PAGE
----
No not yet. Our programmer can be even more malicious than that and hide an error based on date and time. To find this, we need to set our machine’s clock to all possible dates and times and repeat the test for all possible integer combinations, since the programmer could have combined the date, time and argument tests in such a way that the function could conceivably will only give an incorrect answer to a single combination in one specific second of the next fifty years, otherwise it will be flawless. But a single error is enough to make the code not completely error-free.
I think we already see the hopeless future. In addition to the arguments and the system time, our malicious coder can take the size of the program, the size of the total and free memory, whether there is an even or odd number in a certain register, it can store how many times it has been called, and it works well or poorly depending on it. The possibilities are practically endless, and because of this it is completely impossible to finish in human time.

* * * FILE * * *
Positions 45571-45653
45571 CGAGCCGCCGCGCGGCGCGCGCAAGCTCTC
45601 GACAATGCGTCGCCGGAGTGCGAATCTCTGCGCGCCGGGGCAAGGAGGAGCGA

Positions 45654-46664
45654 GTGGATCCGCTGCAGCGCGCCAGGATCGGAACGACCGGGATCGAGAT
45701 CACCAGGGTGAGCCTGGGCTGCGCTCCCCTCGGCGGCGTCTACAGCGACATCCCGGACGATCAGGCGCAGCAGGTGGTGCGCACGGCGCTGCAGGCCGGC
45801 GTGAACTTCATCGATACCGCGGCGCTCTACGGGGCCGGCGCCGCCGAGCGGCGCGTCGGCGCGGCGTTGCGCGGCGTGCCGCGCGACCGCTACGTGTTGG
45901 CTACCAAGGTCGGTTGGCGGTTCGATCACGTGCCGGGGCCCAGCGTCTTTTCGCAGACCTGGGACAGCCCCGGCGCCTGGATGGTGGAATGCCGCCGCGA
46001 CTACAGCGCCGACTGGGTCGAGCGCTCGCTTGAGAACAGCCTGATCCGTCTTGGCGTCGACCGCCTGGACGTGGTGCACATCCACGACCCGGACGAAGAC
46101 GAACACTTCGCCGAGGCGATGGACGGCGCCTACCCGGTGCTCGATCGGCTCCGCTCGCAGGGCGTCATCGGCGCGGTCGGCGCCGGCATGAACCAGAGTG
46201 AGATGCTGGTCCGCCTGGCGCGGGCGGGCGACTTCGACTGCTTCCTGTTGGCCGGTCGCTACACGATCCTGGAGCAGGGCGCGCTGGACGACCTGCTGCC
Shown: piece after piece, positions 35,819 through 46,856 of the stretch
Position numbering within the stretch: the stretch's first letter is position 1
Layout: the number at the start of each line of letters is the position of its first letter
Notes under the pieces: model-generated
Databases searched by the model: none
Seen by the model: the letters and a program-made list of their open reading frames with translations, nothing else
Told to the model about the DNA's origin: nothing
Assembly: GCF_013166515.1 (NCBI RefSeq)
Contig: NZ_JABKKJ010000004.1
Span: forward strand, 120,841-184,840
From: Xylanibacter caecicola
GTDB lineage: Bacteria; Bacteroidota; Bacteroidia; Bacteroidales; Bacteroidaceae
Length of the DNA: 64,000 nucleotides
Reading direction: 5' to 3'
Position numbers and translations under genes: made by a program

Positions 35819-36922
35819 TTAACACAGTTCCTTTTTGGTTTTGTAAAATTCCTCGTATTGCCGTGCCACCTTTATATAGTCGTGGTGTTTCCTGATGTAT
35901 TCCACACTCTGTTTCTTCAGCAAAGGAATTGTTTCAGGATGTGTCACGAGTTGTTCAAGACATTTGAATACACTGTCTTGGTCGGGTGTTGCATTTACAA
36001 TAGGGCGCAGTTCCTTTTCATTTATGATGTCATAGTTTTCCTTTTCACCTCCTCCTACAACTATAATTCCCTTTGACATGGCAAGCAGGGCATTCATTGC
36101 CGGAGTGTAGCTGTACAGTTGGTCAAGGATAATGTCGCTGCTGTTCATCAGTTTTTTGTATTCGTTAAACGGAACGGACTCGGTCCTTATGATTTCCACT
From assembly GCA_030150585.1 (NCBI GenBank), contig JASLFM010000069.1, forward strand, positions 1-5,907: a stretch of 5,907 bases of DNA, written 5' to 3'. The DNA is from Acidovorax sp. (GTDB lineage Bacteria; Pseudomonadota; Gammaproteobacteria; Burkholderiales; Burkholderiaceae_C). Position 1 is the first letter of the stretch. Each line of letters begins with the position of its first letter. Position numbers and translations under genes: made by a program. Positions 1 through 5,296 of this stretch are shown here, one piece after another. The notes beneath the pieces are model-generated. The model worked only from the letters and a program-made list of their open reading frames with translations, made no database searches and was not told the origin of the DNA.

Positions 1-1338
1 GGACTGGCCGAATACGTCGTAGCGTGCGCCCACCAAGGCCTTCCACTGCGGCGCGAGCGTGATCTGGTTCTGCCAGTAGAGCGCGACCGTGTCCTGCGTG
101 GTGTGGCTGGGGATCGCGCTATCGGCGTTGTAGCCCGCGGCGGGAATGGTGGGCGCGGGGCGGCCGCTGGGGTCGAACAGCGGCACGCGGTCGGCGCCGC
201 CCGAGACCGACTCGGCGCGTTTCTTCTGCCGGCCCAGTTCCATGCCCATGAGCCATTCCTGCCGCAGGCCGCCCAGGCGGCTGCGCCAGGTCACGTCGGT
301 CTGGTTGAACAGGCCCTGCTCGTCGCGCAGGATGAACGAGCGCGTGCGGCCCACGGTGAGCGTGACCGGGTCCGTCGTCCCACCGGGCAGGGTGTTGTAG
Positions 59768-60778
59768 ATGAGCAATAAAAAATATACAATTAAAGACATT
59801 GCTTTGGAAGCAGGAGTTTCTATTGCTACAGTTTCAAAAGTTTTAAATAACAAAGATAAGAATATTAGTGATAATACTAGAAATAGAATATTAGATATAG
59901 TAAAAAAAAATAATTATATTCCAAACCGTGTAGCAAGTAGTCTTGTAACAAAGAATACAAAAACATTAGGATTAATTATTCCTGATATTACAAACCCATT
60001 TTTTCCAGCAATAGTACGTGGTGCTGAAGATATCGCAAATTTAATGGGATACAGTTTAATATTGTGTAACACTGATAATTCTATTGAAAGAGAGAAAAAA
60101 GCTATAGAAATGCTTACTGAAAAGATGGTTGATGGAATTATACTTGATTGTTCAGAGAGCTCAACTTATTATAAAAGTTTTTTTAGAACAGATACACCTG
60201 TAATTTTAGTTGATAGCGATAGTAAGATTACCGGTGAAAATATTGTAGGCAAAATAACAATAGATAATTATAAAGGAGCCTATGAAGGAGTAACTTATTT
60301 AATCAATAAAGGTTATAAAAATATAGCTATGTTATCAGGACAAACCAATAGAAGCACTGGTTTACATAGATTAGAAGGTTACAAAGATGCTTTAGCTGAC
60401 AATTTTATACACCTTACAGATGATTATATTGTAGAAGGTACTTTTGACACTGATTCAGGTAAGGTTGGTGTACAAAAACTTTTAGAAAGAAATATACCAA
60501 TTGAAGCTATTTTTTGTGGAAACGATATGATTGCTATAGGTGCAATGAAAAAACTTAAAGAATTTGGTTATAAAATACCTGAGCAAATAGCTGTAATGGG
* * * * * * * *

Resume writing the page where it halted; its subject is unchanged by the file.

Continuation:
Of course, we can say that these examples assume rather absurd malice on the part of our coder, but we didn’t examine how viable this idea was, but we wanted to find out whether perfect black-box testing is possible in principle.
Based on what I have said so far, I see it as proven that external means cannot be used to determine whether a program or code is flawless or not. We can’t even give a percentage estimate, since we don’t know how many undetected errors there are for each detected error.
I don’t want to give the impression that all those who issue a wrong code deserve to be exempted. There’s no question about that. It is simply a fact that black-box testing cannot give us complete security.